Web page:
Republican gubernatorial candidate Jerry W. Kilgore proposed Monday that accomplices to murder be eligible for the death penalty.

Kilgore, who offered the idea last year while serving as Virginia's attorney general, said the move would allow prosecutors to charge gang leaders and others who order killings with capital murder. He included the proposal as part of an initiative that he said would curb gang violence.

"Gangs are the modern-day mob," Kilgore said in a statement detailing the proposals. "They are organized, dangerous, deadly crime syndicates that prey on our youth and target our communities."

Kilgore also proposes to increase rehabilitation for young offenders, allow civil lawsuits against gangs, stiffen sentences for gang-related offenses and establish new laws against obtaining false identification papers.

Kilgore's Democratic opponent, Lt. Gov. Timothy M. Kaine, called the announcement an effort to distract people from a poor record on fighting gangs. Kilgore was the state's secretary of public safety in the mid-1990s and served as attorney general from 2002 until February, when he resigned to devote more time to the campaign.

In recent years, Northern Virginia law enforcement officers and community leaders have been struggling to contain gang violence, which they see as a growing problem.

Delacey Skinner, a spokeswoman for Kaine, declined to say whether he favors expansion of the death penalty to accomplices.

"What I see is an attempt to reintroduce the whole death penalty discussion and not really deal with the problem of gangs," Skinner said Monday.

State law allows the death penalty in murder-for-hire cases, and sniper John Allen Muhammad was successfully prosecuted for capital murder in part under an exemption that allows terrorism convictions even in cases where it is not clear who pulled the trigger.

But Virginia courts, and courts across the nation, have rejected other attempts to impose the death penalty on accomplices. In the Muhammad case, the Virginia Supreme Court ruled that the conviction could stand -- even though it was not clear whether Muhammad or partner Lee Boyd Malvo pulled the trigger -- because the murders could not have happened without Muhammad's involvement.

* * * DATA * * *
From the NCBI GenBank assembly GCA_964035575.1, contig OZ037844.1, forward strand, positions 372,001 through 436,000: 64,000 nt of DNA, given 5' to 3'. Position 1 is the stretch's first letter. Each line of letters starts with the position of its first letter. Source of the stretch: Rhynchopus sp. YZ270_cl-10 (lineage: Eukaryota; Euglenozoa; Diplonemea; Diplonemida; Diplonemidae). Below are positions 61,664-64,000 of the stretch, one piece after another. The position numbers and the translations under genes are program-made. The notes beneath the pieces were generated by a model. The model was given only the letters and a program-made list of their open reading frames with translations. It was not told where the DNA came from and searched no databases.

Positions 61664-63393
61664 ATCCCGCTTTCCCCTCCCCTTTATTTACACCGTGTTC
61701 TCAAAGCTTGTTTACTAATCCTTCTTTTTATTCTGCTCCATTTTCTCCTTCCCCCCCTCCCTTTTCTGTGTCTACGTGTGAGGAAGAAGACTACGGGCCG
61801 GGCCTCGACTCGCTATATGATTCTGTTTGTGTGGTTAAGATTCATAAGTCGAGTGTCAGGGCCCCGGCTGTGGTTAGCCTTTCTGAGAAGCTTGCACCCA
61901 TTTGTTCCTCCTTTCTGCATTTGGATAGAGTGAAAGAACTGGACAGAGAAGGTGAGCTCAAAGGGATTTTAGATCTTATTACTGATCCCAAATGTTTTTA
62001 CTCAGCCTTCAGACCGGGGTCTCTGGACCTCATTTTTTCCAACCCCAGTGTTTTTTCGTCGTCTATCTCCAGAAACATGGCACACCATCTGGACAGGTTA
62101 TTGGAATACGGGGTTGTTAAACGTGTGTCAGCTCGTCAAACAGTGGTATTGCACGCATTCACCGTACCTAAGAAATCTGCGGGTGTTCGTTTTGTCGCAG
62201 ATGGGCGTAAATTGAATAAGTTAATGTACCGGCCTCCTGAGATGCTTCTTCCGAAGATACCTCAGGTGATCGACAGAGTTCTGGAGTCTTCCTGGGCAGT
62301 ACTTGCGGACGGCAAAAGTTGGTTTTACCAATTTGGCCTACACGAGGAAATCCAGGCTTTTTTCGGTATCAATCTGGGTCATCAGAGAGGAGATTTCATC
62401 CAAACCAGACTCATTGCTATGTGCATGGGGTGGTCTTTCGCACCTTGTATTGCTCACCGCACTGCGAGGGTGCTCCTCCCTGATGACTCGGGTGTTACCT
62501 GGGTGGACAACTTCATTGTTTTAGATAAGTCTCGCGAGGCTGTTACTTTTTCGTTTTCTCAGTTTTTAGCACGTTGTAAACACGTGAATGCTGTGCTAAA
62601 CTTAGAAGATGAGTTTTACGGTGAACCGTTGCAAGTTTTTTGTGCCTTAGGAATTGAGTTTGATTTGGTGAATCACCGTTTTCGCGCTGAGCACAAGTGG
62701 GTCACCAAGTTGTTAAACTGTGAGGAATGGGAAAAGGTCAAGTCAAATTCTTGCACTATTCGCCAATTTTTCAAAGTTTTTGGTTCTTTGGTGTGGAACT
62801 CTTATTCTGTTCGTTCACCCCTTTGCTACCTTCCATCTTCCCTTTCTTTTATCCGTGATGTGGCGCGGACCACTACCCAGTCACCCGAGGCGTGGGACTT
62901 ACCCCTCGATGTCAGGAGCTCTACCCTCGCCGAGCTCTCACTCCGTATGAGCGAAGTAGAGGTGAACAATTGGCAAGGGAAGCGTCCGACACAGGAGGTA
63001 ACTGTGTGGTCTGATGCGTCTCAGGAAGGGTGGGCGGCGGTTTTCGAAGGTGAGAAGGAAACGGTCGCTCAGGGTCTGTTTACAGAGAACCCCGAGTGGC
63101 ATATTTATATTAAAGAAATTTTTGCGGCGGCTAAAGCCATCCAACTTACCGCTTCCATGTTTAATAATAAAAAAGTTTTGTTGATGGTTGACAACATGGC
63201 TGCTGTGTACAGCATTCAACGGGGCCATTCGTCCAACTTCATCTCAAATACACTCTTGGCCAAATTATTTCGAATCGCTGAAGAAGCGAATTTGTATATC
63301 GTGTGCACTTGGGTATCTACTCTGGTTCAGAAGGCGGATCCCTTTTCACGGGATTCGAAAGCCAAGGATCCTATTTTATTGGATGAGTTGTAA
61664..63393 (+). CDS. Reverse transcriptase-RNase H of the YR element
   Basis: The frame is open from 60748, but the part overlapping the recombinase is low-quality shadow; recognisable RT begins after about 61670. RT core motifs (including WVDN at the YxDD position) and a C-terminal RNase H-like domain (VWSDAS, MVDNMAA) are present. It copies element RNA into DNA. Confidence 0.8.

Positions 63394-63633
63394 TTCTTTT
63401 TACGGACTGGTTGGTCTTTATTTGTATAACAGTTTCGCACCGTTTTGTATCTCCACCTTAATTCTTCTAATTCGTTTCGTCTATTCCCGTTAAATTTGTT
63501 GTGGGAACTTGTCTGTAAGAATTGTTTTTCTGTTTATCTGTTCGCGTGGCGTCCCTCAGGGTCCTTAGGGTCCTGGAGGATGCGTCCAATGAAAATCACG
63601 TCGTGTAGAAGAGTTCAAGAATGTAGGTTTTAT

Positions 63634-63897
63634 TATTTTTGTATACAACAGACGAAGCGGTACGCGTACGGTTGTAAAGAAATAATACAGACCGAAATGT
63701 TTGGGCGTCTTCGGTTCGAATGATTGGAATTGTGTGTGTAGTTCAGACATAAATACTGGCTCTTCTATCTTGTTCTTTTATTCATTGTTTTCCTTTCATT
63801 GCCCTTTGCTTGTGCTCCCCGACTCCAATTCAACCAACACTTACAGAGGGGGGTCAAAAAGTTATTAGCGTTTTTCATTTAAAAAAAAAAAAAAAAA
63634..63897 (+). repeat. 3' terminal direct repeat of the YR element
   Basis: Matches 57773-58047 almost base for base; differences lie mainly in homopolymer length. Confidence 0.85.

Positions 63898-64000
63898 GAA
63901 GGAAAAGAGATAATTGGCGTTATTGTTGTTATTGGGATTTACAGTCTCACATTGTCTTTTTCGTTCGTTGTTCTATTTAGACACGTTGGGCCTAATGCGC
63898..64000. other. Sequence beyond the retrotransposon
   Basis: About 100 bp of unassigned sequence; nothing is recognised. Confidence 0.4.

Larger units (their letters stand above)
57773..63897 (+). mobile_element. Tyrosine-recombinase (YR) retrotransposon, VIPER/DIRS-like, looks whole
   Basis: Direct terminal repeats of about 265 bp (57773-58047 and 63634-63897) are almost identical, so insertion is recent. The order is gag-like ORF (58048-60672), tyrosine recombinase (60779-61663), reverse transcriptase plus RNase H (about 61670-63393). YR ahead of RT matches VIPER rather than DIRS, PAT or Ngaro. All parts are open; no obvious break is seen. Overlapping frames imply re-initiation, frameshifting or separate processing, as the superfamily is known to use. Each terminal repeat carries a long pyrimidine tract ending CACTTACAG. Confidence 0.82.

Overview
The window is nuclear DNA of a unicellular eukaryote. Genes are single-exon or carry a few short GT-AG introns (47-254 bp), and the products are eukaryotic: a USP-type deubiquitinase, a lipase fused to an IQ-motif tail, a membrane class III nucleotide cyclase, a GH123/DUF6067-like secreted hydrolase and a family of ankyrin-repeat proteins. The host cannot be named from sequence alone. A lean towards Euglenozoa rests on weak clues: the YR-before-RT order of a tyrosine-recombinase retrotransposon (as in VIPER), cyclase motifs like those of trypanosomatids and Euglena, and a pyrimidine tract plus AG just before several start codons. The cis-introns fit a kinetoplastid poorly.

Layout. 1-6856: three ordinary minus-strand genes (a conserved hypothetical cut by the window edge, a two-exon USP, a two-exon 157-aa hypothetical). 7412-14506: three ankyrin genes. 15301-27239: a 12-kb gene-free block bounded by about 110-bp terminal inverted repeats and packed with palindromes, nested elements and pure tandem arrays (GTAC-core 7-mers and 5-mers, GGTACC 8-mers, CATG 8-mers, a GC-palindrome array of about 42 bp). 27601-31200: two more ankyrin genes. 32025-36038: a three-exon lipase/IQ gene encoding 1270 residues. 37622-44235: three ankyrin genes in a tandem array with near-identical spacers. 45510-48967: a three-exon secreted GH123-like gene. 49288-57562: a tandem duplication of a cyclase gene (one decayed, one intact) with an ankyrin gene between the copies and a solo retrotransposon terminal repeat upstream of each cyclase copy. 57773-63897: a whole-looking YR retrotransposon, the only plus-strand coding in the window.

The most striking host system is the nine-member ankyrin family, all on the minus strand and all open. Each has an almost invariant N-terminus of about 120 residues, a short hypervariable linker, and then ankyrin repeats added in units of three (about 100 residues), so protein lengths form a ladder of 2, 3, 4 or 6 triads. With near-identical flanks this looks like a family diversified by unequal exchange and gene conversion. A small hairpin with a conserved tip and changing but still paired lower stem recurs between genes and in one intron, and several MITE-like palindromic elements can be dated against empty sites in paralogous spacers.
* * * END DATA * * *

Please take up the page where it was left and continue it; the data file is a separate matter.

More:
Kilgore said that as governor, he would urge the legislature to broaden the death penalty to apply to the killing of a witness in a trial and to crimes committed in a gang-related offense. An aide said Kilgore wants to eliminate a rule in all capital murder cases that the death penalty be applied only to the triggerman.

"It would apply to everybody. But the focus for us is to get after the gang leaders," said Kilgore's policy director, Carrie Cantrell. "We had the legislation for the anti-terrorism statute. That statute was upheld by the courts. This would be a similar process."

Steven D. Benjamin, the immediate past president of the Virginia Association of Criminal Defense Lawyers, said the Kilgore proposal would vastly expand the cases in which prosecutors could seek the death penalty. He said that could fuel the debate over whether the death penalty is imposed fairly in the state.

"There are already questions about the fairness and evenhandedness" of the death penalty's application, Benjamin said. If the Kilgore proposal passes, he said, "we are eliminating a check on our passion and our emotion."

Benjamin said Kilgore's proposal would probably be constitutional but would be subject to interpretation by courts. The triggerman rule, for example, is a precedent created by legal cases over the years in which judges have refused to allow prosecutors to expand the use of the death penalty.

State Sen. William C. Mims (R-Loudoun), who serves on the Courts of Justice Committee, said he believes it would be constitutional to impose the death penalty in cases of gang-ordered killings. The legislature has referred a similar bill to the state's Crime Commission for study.

"I expect it will be back before the General Assembly in 2006 and there will be a whole lot of support for it," Mims said.

Jerry Kilgore detailed proposals aimed at curbing gang violence.